If you’d like to view for yourself how little we give a shit about single people’s dignity, watch this Today Show video featuring UpDating and ask yourself how you’d feel with this many people, in the same room as you, watching you on a date. Then imagine you’re blindfolded the entire time. Try and remember the last time you went on an online or blind date when you didn’t even want the bartender to hear you introduce yourself to a stranger and then watch this guy publicly feed her a fucking oyster. Thank you, Craig Melvin, for being the only one to call out the red flags. I wish you hadn’t been cut off at the end.

Single people used as entertainment for others happens at an even smaller scale. A week ago a member of my Facebook Group asked what she should do in response to her friends humiliating her by very vocally and forcefully saying “oooh, he’s cute, go talk to him!” in full auditory range of the man they were shoving her toward. What single person among us hasn’t been asked to regale a table of marrieds with dating “horror stories” for the amusement of couples who, by the end of each tale, are clasping each other’s hands under the table, endlessly grateful that they’re not the ones in the muck.

It’s a carelessness. It’s a lack of empathy. And those things are so hard for me to understand because, weren’t all coupled people singles once, too? Is it that easy to forget what it feels like to want love without any success in finding it? It’s also true that many of the audience members consuming singles-focused entertainment are single people themselves! We’ve even convinced each other that this shit is amusing, that our singleness is a game, and that it’s totally okay to go to any lengths, however exposing, to find a partner.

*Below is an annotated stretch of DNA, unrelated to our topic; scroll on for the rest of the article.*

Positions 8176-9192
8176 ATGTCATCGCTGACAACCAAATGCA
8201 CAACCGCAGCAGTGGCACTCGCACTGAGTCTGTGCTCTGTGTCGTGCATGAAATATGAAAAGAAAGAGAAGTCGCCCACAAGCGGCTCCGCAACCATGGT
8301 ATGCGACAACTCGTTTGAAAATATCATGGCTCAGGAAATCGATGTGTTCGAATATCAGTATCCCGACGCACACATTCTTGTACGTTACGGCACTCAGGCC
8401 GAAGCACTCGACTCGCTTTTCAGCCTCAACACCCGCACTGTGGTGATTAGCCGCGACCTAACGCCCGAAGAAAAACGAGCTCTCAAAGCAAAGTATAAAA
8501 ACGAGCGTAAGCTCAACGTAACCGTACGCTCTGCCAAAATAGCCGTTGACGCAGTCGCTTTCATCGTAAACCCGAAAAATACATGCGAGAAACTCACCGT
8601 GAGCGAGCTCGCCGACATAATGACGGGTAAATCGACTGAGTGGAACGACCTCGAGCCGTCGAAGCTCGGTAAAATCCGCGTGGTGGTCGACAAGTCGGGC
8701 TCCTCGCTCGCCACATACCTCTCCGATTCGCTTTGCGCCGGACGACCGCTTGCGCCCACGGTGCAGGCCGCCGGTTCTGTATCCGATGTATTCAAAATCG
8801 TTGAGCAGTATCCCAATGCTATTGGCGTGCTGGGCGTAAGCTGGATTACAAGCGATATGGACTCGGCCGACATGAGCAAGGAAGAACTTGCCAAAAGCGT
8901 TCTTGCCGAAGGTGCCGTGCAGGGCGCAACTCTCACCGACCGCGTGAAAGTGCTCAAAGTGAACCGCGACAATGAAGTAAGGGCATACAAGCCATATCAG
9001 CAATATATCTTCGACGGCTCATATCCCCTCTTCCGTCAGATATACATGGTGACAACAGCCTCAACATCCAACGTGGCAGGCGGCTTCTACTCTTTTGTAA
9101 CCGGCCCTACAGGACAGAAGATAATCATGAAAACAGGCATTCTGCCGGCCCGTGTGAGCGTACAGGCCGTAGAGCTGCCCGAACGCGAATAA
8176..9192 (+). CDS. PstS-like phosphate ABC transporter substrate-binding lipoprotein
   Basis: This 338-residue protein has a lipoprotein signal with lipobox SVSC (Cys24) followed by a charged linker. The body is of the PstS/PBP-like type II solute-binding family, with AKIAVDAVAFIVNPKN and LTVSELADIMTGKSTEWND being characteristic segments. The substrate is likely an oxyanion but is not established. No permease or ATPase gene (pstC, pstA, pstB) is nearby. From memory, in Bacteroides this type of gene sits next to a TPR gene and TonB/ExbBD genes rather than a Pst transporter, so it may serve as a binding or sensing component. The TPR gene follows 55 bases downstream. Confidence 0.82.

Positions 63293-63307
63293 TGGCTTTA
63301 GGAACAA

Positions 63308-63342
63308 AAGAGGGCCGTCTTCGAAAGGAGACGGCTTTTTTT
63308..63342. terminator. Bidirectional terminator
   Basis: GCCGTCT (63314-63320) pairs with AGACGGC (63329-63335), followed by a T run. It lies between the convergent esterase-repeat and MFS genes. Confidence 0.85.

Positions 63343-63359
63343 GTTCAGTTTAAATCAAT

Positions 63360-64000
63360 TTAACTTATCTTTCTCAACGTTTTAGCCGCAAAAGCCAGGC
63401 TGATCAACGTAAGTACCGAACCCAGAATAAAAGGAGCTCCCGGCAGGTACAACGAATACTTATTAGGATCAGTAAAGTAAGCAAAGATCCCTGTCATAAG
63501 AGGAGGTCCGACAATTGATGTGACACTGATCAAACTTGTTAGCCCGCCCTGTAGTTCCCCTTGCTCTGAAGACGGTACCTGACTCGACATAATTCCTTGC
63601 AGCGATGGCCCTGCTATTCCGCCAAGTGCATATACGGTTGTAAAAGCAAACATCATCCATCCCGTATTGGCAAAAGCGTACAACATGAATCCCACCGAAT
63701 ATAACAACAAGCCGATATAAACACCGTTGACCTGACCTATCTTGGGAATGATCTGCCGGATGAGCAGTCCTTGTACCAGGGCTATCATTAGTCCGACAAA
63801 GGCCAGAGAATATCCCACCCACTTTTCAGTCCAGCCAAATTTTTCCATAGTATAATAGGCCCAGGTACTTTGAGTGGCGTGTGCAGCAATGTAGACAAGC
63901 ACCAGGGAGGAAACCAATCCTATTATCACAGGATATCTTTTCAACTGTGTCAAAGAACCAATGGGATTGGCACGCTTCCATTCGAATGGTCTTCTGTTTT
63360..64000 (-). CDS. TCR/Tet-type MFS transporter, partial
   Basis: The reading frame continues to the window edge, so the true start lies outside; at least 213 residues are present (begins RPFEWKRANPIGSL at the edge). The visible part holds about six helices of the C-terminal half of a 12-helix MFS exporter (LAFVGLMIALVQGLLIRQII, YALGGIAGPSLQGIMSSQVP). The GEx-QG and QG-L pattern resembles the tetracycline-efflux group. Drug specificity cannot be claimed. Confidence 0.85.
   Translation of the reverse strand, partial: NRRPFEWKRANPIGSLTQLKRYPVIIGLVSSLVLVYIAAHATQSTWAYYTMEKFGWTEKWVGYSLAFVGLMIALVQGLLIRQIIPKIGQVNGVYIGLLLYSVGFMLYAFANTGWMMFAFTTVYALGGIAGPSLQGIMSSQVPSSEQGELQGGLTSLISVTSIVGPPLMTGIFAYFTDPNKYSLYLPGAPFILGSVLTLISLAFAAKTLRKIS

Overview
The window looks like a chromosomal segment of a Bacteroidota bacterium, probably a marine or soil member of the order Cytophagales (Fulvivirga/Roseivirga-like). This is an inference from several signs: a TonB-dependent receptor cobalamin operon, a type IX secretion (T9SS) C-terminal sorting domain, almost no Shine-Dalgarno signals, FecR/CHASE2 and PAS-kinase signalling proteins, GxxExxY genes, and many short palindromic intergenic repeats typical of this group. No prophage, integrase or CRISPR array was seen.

Human beings are meant to live in communities. We’re meant to have connection. And in the society we live in, no connection is prized more than a romantic one. That desire, that importance placed on romantic love, is being exploited and bullied. Love Is Blind and UpDating and all our asshole friends aren’t the first examples of how little the world thinks of single people. But until we start broadening our perspective, and asking ourselves what we’re really watching, what we’re really creating, I worry that they’re just the most recent in a long and endless line.

However people come together in a consensual relationship is fine with me. Everyone is free to make their own choices about who and how they’ll date. But until we start treating singleness and dating with more respect, I worry that single people will keep subjecting themselves to spectacle. I worry that they’ll keep thinking it’s okay, because we’re single, we’re less-than, and it’s fine to put single people through anything. I worry that everyone else will keep watching, and keep using other people’s desire for love as entertainment. I can’t just scroll by, ignoring my pain and selecting something else to watch. I can’t say nothing. I love us too much.

Written by

NPR once called me a humor essayist, let’s go with that. Host of A Single Serving Podcast. shanisilver[at]gmail